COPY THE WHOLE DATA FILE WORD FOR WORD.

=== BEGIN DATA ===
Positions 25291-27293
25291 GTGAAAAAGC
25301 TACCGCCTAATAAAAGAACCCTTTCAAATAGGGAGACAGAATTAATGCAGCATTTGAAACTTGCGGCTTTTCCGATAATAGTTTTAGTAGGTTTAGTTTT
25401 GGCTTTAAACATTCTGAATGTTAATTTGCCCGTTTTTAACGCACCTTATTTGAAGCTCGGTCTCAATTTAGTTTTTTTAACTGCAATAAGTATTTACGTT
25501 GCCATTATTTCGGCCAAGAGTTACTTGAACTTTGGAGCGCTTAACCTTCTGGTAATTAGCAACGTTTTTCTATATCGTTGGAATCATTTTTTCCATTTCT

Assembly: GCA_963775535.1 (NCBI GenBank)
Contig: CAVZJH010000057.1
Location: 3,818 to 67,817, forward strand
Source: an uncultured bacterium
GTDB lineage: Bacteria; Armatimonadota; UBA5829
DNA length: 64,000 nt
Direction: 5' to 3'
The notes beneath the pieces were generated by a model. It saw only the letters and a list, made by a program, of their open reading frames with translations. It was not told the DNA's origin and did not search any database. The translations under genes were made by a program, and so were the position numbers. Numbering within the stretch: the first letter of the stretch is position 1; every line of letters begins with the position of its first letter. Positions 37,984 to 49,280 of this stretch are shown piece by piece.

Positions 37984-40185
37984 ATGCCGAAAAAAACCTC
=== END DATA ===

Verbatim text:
Positions 25291-27293
25291 GTGAAAAAGC
25301 TACCGCCTAATAAAAGAACCCTTTCAAATAGGGAGACAGAATTAATGCAGCATTTGAAACTTGCGGCTTTTCCGATAATAGTTTTAGTAGGTTTAGTTTT
25401 GGCTTTAAACATTCTGAATGTTAATTTGCCCGTTTTTAACGCACCTTATTTGAAGCTCGGTCTCAATTTAGTTTTTTTAACTGCAATAAGTATTTACGTT
25501 GCCATTATTTCGGCCAAGAGTTACTTGAACTTTGGAGCGCTTAACCTTCTGGTAATTAGCAACGTTTTTCTATATCGTTGGAATCATTTTTTCCATTTCT

Assembly: GCA_963775535.1 (NCBI GenBank)
Contig: CAVZJH010000057.1
Location: 3,818 to 67,817, forward strand
Source: an uncultured bacterium
GTDB lineage: Bacteria; Armatimonadota; UBA5829
DNA length: 64,000 nt
Direction: 5' to 3'
The notes beneath the pieces were generated by a model. It saw only the letters and a list, made by a program, of their open reading frames with translations. It was not told the DNA's origin and did not search any database. The translations under genes were made by a program, and so were the position numbers. Numbering within the stretch: the first letter of the stretch is position 1; every line of letters begins with the position of its first letter. Positions 37,984 to 49,280 of this stretch are shown piece by piece.

Positions 37984-40185
37984 ATGCCGAAAAAAACCTC